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Aihua Tang, Armando R. Caballero, Mary E. Marquart, Richard J. O'Callaghan; Pseudomonas aeruginosa Small Protease (PASP), a Keratitis Virulence Factor. Invest. Ophthalmol. Vis. Sci. 2013;54(4):2821-2828. doi: 10.1167/iovs.13-11788.
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The virulence contribution of Pseudomonas aeruginosa small protease (PASP) during experimental keratitis was studied by comparing a PASP-deficient mutant with its parent and rescue strains.
The pasP gene of P. aeruginosa was replaced with the tetracycline resistance gene via allelic exchange. A plasmid carrying the pasP gene was introduced into the PASP-deficient mutant to construct a rescue strain. The PASP protein in the culture supernatants was determined by Western blot analysis. Corneal virulence was evaluated in rabbit and mouse keratitis models by slit lamp examination (SLE), bacterial enumeration, and/or histopathological analysis. Various host proteins and the rabbit tear film were analyzed for their susceptibility to PASP degradation.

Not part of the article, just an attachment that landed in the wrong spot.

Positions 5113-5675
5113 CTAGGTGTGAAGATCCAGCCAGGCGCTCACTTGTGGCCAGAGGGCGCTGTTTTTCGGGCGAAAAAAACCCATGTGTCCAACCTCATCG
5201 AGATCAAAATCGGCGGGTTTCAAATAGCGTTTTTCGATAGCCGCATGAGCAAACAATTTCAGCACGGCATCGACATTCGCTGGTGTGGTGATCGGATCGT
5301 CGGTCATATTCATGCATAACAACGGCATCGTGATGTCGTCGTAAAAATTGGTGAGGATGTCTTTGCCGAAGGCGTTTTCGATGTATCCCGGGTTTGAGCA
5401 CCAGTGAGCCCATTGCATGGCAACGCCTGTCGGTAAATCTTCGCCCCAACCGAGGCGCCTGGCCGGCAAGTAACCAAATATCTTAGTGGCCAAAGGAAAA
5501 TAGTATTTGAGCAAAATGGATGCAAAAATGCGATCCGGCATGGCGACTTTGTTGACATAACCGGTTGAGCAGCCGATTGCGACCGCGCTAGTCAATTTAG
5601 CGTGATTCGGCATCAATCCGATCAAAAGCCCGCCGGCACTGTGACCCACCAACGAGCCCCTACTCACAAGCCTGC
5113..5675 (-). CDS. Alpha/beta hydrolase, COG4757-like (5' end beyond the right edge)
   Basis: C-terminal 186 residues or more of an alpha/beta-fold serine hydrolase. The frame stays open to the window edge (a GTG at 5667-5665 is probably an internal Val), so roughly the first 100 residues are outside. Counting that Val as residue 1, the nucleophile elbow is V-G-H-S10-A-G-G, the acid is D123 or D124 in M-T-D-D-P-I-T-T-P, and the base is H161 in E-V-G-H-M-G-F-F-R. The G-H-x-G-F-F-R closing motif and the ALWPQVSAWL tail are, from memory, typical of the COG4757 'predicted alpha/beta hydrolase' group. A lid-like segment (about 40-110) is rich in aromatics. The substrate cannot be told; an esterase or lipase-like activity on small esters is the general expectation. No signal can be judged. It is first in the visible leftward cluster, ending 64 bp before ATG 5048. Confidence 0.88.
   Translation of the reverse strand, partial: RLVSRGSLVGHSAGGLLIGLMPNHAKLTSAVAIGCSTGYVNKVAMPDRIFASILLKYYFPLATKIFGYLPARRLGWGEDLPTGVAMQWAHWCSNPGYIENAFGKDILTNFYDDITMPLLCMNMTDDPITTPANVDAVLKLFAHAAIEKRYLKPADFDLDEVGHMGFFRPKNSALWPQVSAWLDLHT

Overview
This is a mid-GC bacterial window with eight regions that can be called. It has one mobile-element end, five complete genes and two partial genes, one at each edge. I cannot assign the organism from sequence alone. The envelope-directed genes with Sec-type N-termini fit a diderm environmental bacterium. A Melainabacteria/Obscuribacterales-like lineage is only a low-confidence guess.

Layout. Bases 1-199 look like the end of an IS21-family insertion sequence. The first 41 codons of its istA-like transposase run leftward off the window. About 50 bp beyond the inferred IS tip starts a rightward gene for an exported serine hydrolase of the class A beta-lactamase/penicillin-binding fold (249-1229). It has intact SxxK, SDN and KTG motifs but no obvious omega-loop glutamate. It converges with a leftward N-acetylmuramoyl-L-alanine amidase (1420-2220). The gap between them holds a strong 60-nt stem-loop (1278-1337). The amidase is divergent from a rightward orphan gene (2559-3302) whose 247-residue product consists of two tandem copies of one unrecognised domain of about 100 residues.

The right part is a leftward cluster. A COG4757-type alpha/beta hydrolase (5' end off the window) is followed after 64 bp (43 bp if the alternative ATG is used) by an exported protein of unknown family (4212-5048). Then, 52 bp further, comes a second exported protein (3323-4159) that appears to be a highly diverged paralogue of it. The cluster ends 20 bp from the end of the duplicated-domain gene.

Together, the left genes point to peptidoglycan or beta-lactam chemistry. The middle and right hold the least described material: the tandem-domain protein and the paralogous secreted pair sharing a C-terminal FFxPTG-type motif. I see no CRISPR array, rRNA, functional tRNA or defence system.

The PASP-deficient mutant produced a significantly lower mean SLE score when compared with the parent or rescue strain (P ≤ 0.03) at 29 hours postinfection (PI). All of the strains grew equally in the rabbit cornea (P = 0.971). Corneas infected with the PASP-deficient mutant showed moderate histopathology compared with those infected with the parent or rescue strain, which produced severe pathology inclusive of epithelial erosions, corneal edema, and neutrophil infiltration. In the mouse model, eyes inoculated with the PASP-deficient mutant had a significantly lower mean SLE score at 24 hours PI than the eyes inoculated with the parent or rescue strain (P ≤ 0.007). PASP was found to degrade complement C3, fibrinogen, antimicrobial peptide LL-37, and constituents of the tear film.
PASP is a commonly secreted protease of P. aeruginosa that contributes significantly to the pathogenesis of keratitis.
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